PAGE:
Making Exodus Open Source: What license model to use?

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r57shell
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Post by r57shell » Wed Jun 05, 2013 9:40 pm

You are definitely mad. :D
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Nemesis
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Post by Nemesis » Thu Jun 06, 2013 12:01 am

Well I'm open to feedback and constructive criticism, that's what this thread is all about. You'll need to list some specific things you would like to see done differently though, and suggest some alternatives, otherwise it doesn't really help the process.
clobber wrote:
I've selected the Microsoft Reciprocal License (Ms-RL) as the "primary" open source license to use.
Contributor License Agreement (CLA) for any code submissions
Wat.
I'll be doing bug tracking and managing development tasks using a JIRA OnDemand (hosted) instance under the free open source licensing offer, linked to BitBucket for code change integration.
I really can't believe how difficult you're making this. You wrote a cycle-precise Mega Drive emulator, not an operating system kernel. The amount of hoops you want people to jump through just to send you a patch is insane and will lead to no contributions.

You should take a few steps back and think about if you really want to open source, because it sounds like you don't.

You're worried about forks and cite Gens, but Stéphane open sourcing the original Gens is one of the best things that happened to the community. Same with Genesis Plus from Charles.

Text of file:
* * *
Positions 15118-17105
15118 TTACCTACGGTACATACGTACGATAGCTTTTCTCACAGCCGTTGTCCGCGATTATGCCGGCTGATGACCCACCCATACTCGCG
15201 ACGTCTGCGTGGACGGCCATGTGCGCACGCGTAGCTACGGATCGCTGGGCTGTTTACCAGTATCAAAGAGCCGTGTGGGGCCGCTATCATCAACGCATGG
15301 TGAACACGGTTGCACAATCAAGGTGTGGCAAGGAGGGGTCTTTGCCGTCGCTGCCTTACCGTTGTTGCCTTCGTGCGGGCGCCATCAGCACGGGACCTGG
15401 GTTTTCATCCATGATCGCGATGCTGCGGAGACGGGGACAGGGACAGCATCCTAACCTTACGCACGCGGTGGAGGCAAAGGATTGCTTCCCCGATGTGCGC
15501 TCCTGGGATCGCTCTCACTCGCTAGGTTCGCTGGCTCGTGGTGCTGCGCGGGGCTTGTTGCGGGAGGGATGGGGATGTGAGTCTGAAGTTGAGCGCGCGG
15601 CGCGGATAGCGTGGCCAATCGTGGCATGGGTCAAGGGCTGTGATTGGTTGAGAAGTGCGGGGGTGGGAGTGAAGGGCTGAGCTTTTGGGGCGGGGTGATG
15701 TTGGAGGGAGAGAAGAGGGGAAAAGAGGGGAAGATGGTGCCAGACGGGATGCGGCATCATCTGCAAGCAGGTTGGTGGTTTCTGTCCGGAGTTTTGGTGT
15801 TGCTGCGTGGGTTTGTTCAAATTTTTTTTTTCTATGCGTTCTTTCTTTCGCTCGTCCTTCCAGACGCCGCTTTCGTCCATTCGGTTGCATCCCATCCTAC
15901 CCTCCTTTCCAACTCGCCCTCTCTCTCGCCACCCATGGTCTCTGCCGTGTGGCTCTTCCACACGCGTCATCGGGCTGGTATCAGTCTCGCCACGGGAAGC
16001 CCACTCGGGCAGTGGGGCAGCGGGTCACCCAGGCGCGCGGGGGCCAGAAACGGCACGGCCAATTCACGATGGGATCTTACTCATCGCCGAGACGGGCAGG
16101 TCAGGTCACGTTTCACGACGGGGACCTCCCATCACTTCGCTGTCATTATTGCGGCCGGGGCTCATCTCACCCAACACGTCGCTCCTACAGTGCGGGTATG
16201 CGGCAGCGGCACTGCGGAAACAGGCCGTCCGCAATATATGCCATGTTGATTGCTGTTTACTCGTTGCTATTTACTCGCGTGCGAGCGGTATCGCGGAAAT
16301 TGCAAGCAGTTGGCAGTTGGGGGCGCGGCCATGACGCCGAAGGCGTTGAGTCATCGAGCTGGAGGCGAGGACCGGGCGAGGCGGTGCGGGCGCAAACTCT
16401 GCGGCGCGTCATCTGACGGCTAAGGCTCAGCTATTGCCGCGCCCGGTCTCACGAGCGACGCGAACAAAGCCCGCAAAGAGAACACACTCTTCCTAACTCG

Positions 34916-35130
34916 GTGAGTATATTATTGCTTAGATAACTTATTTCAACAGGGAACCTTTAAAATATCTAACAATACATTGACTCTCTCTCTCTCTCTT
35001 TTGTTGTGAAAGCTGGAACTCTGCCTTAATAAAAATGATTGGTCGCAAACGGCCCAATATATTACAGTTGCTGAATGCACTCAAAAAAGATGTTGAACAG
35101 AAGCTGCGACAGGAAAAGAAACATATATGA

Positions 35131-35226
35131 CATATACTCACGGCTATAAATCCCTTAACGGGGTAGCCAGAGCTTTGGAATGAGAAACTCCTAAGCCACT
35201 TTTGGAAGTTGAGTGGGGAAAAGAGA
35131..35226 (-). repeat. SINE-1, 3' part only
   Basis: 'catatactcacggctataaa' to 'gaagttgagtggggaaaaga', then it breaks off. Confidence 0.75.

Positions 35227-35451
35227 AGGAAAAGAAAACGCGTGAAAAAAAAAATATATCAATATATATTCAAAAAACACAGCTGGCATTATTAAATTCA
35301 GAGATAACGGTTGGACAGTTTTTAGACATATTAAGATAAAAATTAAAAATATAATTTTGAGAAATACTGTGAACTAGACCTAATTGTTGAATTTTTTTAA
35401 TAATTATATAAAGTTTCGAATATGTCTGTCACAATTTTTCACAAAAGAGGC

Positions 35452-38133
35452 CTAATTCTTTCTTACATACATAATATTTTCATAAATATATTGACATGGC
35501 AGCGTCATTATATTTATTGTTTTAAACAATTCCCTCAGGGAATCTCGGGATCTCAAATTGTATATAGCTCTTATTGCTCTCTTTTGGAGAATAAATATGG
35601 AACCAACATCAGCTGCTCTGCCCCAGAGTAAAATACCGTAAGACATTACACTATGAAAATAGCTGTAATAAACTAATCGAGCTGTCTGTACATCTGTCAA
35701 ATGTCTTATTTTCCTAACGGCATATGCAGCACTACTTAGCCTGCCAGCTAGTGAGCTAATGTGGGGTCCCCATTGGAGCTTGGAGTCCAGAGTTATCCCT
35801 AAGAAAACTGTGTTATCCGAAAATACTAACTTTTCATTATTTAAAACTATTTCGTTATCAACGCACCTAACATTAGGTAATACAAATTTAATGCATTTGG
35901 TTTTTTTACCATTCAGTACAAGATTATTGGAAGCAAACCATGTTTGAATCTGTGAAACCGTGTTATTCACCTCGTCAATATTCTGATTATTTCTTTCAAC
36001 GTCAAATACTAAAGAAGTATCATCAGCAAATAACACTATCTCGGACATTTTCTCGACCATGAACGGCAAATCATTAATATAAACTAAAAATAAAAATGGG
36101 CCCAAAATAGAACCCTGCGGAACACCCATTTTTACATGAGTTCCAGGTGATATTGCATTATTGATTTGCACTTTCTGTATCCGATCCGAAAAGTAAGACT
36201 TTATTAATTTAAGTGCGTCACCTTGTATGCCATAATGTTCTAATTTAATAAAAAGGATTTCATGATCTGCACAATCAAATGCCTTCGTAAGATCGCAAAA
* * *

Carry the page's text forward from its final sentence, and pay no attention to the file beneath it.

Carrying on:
It's just a shame more users aren't aware of the amazing work Eke has done with GenesisPlus-GX, because it's the best Mega Drive/CD emu out right now.
I think perhaps you're misunderstanding what I've written. You might want to go over it again and pick some specific points you would like to see done differently. I've picked a standard open-source license, and I'm no longer talking about a no-forking policy at all. Bitbucket and JIRA have nothing to do with licensing, and in fact they make contributions and shared development simpler, not more complex.

You may not be aware, but the Ms-RL is an incredibly permissive, FSF and OSI approved open-source software license. It's simpler and more permissive than the LGPL. It's simple enough to read understand, and unlike most of the alternatives, it's legally comprehensive. You can read the license at http://opensource.org/licenses/MS-RL. As you'll see, it's short and simple compared to other weak copyleft open source licenses like the LGPL. It's also gaining popularity. You might not have heard about it before because it's relatively new.

Perhaps the multi-licensing idea is overkill. If this is what you're objecting to, please say so. I can simply release under the Ms-RL license and drop the multi-licensing with the GPL. I only planned to do that so that people could port cores from GPL-based emulators, or use cores from Exodus in GPL-based emulators, but I'm not actually sure how many emulators out there use the GPL. Since GPL-licensed cores could never be adopted into the mainline Exodus release though, and since if someone's using GPL for their emulator and they want to port cores, the licensing incompatibility is really their problem, I can drop the multi-licensing idea to avoid confusion.